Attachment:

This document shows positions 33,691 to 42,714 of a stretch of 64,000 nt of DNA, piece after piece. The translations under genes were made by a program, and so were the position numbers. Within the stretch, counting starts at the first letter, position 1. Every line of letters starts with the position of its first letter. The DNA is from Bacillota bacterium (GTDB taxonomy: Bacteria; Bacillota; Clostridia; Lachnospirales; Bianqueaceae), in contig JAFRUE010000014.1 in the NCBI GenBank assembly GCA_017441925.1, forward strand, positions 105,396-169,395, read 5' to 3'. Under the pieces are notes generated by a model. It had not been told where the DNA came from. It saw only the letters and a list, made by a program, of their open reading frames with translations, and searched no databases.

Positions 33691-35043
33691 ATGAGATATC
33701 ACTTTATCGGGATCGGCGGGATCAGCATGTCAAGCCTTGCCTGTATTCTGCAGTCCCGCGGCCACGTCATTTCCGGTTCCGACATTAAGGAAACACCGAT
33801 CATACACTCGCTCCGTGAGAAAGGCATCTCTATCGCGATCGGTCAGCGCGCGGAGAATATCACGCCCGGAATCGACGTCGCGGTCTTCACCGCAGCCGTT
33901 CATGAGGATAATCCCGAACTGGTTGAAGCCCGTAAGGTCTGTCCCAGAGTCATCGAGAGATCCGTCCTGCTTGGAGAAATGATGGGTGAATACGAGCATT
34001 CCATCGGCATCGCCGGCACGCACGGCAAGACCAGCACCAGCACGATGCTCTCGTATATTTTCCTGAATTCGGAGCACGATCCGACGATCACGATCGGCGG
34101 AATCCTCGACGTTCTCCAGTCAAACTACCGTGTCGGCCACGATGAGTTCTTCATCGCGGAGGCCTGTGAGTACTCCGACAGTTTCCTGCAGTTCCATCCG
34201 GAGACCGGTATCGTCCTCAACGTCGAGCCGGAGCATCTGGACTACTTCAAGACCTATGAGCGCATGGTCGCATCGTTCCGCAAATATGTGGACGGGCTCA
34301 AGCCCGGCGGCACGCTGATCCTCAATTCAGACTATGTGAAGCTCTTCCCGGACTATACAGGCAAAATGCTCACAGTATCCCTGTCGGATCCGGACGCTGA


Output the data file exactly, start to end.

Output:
This document shows positions 33,691 to 42,714 of a stretch of 64,000 nt of DNA, piece after piece. The translations under genes were made by a program, and so were the position numbers. Within the stretch, counting starts at the first letter, position 1. Every line of letters starts with the position of its first letter. The DNA is from Bacillota bacterium (GTDB taxonomy: Bacteria; Bacillota; Clostridia; Lachnospirales; Bianqueaceae), in contig JAFRUE010000014.1 in the NCBI GenBank assembly GCA_017441925.1, forward strand, positions 105,396-169,395, read 5' to 3'. Under the pieces are notes generated by a model. It had not been told where the DNA came from. It saw only the letters and a list, made by a program, of their open reading frames with translations, and searched no databases.

Positions 33691-35043
33691 ATGAGATATC
33701 ACTTTATCGGGATCGGCGGGATCAGCATGTCAAGCCTTGCCTGTATTCTGCAGTCCCGCGGCCACGTCATTTCCGGTTCCGACATTAAGGAAACACCGAT
33801 CATACACTCGCTCCGTGAGAAAGGCATCTCTATCGCGATCGGTCAGCGCGCGGAGAATATCACGCCCGGAATCGACGTCGCGGTCTTCACCGCAGCCGTT
33901 CATGAGGATAATCCCGAACTGGTTGAAGCCCGTAAGGTCTGTCCCAGAGTCATCGAGAGATCCGTCCTGCTTGGAGAAATGATGGGTGAATACGAGCATT
34001 CCATCGGCATCGCCGGCACGCACGGCAAGACCAGCACCAGCACGATGCTCTCGTATATTTTCCTGAATTCGGAGCACGATCCGACGATCACGATCGGCGG
34101 AATCCTCGACGTTCTCCAGTCAAACTACCGTGTCGGCCACGATGAGTTCTTCATCGCGGAGGCCTGTGAGTACTCCGACAGTTTCCTGCAGTTCCATCCG
34201 GAGACCGGTATCGTCCTCAACGTCGAGCCGGAGCATCTGGACTACTTCAAGACCTATGAGCGCATGGTCGCATCGTTCCGCAAATATGTGGACGGGCTCA
34301 AGCCCGGCGGCACGCTGATCCTCAATTCAGACTATGTGAAGCTCTTCCCGGACTATACAGGCAAAATGCTCACAGTATCCCTGTCGGATCCGGACGCTGA